Tens of thousands of LGBT+ people and their allies took to the streets of Taiwan’s capital Taipei this weekend to celebrate the city’s annual Pride.
Many who marched this week carried placards calling for the legalisation of same-sex marriage.
Attendees marched past the presidential palace and at 2.30pm, two giant rainbow banners were unfurled and a brass band started playing.
Taiwan is considered one of the most liberal of the Asian countries in terms of human rights, and it’s widely believed they could be the first country in the region to introduce marriage equality.
This year’s Pride, and the fight for marriage equality, has special meaning as it follows the death of popular gay French teacher Jacques Picoux, who died after falling from the 10th floor of his apartment block.
Friends believe he had taken his own life, and blamed depression brought on after the death of his Taiwanese partner of 35 years, Tseng Ching-chao, who had been living with cancer, according to The Guardian.
Jacques, who taught at the National Taiwan University, had been denied the right to make decisions in Tseng’s final moments and later found had no legal claim over their shared property – all because they weren’t married.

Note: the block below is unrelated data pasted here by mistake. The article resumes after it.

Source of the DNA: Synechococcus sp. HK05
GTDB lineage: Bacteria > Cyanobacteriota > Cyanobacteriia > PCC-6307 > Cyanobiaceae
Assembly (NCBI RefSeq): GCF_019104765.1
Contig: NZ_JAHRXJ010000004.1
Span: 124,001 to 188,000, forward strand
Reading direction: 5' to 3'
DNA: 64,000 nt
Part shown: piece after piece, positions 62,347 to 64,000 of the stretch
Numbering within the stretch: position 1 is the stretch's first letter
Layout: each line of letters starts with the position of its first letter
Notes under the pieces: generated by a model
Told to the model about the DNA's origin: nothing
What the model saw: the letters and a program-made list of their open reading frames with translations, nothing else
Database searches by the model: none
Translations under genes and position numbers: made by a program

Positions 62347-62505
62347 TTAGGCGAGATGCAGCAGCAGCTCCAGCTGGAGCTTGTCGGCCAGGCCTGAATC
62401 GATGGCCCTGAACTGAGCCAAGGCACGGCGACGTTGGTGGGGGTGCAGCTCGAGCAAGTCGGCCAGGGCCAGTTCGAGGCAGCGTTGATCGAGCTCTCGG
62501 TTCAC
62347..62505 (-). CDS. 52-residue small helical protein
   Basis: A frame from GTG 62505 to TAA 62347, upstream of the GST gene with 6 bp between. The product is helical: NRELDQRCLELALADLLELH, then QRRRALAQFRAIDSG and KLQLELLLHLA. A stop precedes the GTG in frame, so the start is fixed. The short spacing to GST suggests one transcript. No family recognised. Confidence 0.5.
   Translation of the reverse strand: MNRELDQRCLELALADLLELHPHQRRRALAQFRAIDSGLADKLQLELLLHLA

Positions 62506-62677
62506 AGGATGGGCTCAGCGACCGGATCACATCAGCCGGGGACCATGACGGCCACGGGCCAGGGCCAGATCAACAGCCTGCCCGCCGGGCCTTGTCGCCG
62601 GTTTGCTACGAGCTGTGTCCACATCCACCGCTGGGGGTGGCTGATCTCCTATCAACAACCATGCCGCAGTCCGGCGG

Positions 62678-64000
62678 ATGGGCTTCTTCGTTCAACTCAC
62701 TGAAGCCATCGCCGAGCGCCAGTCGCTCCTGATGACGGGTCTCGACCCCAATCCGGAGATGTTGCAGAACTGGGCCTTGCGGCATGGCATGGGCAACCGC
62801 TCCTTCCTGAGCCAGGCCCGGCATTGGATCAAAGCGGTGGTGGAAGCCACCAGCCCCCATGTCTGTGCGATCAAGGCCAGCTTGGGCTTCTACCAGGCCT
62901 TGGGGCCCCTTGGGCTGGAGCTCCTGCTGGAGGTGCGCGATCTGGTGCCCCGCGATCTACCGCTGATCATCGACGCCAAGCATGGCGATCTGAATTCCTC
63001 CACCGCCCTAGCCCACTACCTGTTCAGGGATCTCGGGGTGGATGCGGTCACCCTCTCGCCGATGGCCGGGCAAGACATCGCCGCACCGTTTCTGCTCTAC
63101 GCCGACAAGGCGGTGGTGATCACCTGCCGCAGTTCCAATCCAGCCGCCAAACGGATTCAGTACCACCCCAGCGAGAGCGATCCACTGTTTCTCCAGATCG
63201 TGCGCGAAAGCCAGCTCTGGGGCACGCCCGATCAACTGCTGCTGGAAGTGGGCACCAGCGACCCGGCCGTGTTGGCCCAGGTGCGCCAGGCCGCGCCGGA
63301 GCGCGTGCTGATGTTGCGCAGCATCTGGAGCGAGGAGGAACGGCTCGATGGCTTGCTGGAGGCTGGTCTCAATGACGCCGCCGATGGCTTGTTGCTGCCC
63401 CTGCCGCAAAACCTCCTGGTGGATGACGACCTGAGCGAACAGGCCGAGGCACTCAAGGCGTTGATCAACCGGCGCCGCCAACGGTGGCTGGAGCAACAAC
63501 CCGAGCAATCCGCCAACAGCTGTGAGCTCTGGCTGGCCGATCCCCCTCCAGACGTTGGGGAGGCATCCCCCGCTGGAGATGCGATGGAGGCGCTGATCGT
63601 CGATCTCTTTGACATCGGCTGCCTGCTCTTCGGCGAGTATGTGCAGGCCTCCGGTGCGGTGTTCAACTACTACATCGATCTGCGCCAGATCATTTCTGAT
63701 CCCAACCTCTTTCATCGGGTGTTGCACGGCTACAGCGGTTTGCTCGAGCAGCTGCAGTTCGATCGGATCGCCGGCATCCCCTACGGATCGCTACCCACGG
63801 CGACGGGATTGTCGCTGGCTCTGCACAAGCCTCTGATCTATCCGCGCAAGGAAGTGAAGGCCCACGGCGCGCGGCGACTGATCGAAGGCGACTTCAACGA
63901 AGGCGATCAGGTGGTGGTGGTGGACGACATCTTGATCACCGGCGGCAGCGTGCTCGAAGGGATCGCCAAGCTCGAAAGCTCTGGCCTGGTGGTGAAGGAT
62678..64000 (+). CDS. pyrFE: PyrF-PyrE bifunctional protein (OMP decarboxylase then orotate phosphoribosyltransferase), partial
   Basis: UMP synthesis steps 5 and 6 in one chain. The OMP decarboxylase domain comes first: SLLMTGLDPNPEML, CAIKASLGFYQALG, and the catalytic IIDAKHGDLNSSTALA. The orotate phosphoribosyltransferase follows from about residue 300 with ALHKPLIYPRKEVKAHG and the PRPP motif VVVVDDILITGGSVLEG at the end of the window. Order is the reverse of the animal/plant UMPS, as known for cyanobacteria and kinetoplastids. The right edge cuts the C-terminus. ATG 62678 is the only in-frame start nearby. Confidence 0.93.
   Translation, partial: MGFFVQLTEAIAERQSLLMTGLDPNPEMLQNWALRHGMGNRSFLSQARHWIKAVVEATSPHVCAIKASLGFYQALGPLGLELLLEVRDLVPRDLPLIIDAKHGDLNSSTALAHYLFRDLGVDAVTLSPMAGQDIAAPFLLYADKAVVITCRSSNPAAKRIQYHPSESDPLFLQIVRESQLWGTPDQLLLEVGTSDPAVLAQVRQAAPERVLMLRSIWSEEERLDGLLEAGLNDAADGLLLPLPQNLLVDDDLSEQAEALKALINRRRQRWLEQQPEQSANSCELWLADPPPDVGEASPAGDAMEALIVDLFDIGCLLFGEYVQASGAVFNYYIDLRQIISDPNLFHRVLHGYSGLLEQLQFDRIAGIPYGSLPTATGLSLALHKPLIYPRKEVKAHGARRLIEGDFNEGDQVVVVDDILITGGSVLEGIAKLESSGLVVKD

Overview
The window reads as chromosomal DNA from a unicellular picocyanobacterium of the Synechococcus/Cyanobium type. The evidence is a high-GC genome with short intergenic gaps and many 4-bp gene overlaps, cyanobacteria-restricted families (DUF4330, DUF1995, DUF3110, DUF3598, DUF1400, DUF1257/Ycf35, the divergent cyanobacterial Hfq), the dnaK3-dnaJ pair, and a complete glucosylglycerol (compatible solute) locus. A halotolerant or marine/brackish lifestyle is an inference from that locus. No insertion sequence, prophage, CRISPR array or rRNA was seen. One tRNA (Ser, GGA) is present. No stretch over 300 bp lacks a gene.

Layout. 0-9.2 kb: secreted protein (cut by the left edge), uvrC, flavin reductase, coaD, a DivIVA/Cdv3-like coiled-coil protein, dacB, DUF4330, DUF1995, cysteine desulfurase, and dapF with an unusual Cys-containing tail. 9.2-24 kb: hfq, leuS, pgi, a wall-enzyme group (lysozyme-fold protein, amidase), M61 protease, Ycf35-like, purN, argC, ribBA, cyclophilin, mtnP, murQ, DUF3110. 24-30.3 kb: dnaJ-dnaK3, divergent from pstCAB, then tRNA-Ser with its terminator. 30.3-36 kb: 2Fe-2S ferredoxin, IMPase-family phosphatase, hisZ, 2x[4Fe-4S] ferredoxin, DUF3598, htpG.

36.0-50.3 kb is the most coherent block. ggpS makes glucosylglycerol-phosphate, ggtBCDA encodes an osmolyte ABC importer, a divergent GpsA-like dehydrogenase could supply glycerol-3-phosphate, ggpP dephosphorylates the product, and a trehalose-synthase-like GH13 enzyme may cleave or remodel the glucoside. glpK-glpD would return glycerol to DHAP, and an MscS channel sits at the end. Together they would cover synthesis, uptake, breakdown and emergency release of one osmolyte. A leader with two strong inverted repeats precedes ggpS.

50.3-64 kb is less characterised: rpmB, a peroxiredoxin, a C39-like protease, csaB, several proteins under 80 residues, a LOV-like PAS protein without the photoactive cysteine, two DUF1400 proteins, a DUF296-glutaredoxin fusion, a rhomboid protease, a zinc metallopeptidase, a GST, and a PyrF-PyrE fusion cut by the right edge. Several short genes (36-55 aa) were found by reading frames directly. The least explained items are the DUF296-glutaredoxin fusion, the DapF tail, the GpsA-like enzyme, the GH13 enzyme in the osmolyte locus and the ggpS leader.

Despite the tragedy, LGBT activists have called it a “pivotal moment” in the equal rights movement, and have placed pressure onto President Tsai Ing-wen, who pledged to improve equality when he was elected in January.
The ruling Democratic Progressive Party tabled a new draft bill earlier this week which aims to legalise same-sex marriage, and has been described as a “breakthrough” for equal rights.
DPP member Yu Mei-nu, who drafted the new law, said: “This story touched people. The LGBT group were very angry. It has put a lot of pressure on our party and on other parties.”
The DPP are widely considered sympathetic to the LGBT community.
The Taipei Times reported earlier this week on new measures that would allow homosexual DPP employees the same honeymoon leave and wedding gift entitlement that heterosexual couples get.
“The call for marriage equality feels stronger than last year,” Corinne Chiang, who works in IT, told the AFP news agency.
“We hope same-sex marriage can be realised as soon as possible so our child can have two legal moms.”
Check out some of the pictures from Taipei Pride 2016.
— Daniel García 丹倪博士 (@Danigargon) October 30, 2016